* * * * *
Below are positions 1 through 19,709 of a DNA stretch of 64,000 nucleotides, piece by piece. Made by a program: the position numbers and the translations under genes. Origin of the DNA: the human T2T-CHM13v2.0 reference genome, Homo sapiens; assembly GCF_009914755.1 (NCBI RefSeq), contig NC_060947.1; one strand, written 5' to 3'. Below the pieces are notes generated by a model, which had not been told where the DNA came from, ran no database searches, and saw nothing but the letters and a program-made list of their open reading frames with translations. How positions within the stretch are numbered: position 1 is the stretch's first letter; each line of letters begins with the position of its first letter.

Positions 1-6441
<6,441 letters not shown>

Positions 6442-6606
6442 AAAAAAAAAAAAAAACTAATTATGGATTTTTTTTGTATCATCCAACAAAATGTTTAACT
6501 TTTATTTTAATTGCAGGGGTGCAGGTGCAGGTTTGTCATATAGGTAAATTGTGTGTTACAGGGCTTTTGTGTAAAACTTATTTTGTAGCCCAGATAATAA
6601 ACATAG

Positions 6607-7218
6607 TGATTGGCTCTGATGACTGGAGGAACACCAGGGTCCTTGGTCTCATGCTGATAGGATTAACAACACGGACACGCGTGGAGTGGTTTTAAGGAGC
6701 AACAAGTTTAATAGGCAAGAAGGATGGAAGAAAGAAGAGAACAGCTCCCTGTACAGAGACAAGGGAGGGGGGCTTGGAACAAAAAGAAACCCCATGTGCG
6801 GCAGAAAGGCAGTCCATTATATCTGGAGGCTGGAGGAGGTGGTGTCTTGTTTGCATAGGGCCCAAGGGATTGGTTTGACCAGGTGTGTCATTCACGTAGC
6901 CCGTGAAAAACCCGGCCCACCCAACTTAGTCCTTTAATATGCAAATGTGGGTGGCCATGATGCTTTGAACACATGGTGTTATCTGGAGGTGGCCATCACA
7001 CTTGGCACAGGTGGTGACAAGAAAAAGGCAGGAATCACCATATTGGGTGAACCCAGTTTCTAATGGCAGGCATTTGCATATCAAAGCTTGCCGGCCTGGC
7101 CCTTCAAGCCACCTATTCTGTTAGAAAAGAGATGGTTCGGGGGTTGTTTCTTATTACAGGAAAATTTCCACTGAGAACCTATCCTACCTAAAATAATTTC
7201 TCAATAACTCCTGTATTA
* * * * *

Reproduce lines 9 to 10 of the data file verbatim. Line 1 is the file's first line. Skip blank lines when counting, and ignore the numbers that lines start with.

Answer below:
6607 TGATTGGCTCTGATGACTGGAGGAACACCAGGGTCCTTGGTCTCATGCTGATAGGATTAACAACACGGACACGCGTGGAGTGGTTTTAAGGAGC
6701 AACAAGTTTAATAGGCAAGAAGGATGGAAGAAAGAAGAGAACAGCTCCCTGTACAGAGACAAGGGAGGGGGGCTTGGAACAAAAAGAAACCCCATGTGCG